Generally, for employees working in the UK, and other non-U.S. locations, compensation is based on fixed and variable compensation. Fixed compensation can include base salary, a retirement plan together with equity and other corporate benefits/components for certain positions, and is designed to provide competitive fixed compensation at a level that reflects market compensation. Variable compensation is discretionary based on, among other factors, an employee’s performance, and behavior, as well as team and overall company performance.
Across Federated Hermes, the mix of overall salary, bonus, long-term incentives and other corporate benefits/components for certain positions varies by division, position, and employee.
Across Federated Hermes, national and industry-specific compensation surveys are utilized to monitor competitive pay levels. Compensation across the company is generally administered in four employee categories: Sales, Investment Management, Administration and Executive. The employee’s category, position and performance generally drive the mix of fixed versus variable compensation, bonus structure/opportunity and long-term incentive structure/opportunity. Across the company (unless otherwise noted below):
The pay mix for Sales employees is more heavily weighted in variable compensation based on quantitative and qualitative sales metrics. Depending upon the position, U.S. Sales employees are also eligible to receive cash-based long-term incentive awards annually which generally vest after three years, and, for certain levels of Sales employees, annual bonus restricted stock awards and periodic restricted stock awards.
The pay mix for Investment Management employees is more heavily weighted in variable compensation in the form of discretionary bonuses and, among other factors deemed relevant, takes into account investment product performance from one- through five-year periods. For employees working in the U.S., all or a portion of any annual performance bonus can be paid in cash or a combination of cash and annual bonus restricted stock. Investment Management employees are also eligible for periodic restricted stock awards.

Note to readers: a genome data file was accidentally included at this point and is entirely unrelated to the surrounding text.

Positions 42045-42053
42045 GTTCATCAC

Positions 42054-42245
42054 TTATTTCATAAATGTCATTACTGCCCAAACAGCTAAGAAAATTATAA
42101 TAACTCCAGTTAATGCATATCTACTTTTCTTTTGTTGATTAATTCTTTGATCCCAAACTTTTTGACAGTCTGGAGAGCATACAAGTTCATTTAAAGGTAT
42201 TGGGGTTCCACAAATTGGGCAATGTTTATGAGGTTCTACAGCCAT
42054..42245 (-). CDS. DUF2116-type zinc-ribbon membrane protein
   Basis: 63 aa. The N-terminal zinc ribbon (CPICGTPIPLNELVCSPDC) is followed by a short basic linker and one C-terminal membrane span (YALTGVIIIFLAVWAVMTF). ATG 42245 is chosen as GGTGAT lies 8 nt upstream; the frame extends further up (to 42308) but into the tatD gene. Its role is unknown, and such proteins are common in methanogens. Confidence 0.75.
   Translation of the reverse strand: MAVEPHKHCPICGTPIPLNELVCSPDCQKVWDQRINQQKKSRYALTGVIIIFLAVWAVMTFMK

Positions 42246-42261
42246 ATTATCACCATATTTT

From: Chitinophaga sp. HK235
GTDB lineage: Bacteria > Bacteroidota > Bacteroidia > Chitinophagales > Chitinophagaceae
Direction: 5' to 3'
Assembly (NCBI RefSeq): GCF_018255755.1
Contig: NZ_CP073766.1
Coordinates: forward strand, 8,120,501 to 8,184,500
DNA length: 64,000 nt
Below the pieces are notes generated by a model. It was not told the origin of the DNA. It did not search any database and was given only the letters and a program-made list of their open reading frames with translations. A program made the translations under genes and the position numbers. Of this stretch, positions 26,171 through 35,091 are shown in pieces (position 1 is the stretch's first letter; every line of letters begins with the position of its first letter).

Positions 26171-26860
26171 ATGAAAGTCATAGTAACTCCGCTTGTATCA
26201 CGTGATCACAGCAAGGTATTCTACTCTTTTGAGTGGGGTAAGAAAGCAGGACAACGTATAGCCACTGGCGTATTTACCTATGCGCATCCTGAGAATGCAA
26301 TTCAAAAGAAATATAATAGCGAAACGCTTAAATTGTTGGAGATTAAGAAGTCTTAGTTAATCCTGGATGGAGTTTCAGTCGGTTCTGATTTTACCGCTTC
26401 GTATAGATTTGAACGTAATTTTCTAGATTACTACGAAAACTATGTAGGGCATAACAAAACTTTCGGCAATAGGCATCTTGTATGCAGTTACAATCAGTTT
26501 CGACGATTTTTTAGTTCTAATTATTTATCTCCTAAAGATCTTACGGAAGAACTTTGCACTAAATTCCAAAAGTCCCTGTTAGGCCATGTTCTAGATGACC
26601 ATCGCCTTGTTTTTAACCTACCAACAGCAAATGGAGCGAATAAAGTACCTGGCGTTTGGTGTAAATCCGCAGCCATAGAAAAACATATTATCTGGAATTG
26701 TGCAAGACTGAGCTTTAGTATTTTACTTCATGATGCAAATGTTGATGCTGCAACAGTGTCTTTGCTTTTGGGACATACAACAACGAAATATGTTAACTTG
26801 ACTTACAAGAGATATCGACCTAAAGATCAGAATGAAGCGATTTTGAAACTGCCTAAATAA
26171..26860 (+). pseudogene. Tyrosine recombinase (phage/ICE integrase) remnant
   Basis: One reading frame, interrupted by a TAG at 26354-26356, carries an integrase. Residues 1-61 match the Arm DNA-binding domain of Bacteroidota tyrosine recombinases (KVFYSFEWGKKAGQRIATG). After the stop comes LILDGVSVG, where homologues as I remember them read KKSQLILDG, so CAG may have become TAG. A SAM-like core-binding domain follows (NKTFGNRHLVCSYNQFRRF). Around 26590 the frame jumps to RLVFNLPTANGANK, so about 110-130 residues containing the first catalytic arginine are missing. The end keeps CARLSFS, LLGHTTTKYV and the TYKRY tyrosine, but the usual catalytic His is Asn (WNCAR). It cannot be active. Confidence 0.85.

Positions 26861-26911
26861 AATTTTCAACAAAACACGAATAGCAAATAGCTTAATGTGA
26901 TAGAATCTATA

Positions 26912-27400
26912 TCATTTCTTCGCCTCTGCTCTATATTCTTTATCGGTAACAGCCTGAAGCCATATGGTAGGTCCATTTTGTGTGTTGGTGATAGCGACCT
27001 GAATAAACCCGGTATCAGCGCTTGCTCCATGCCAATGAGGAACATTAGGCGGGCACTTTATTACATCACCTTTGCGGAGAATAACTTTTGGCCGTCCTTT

Administrative employees have a pay mix more heavily weighted in fixed pay and are eligible for annual discretionary cash bonuses. Management employees are eligible for periodic restricted stock awards and U.S. senior management employees are also eligible for annual bonus restricted stock awards.
The components of Federated Hermes’ executive compensation programs are designed to be competitive within the investment management industry and reward outcomes related to a variety of factors including Federated Hermes’ financial, investment, sales and customer service performance as measured against other similar companies within the investment management industry. Financial factors include, for example, Federated Hermes’ operating profits (as defined in Federated Hermes Stock Incentive Plan), AUM, gross product sales, net product sales, total revenue (including net revenues after taking into account the net pre-tax impact of waivers to maintain the yields of certain money market funds at or above zero (Voluntary Yield-related Fee Waivers), net income and net income per diluted share. Please refer to the Compensation Discussion and Analysis section of Federated Hermes’ Information Statement for additional information regarding executive compensation.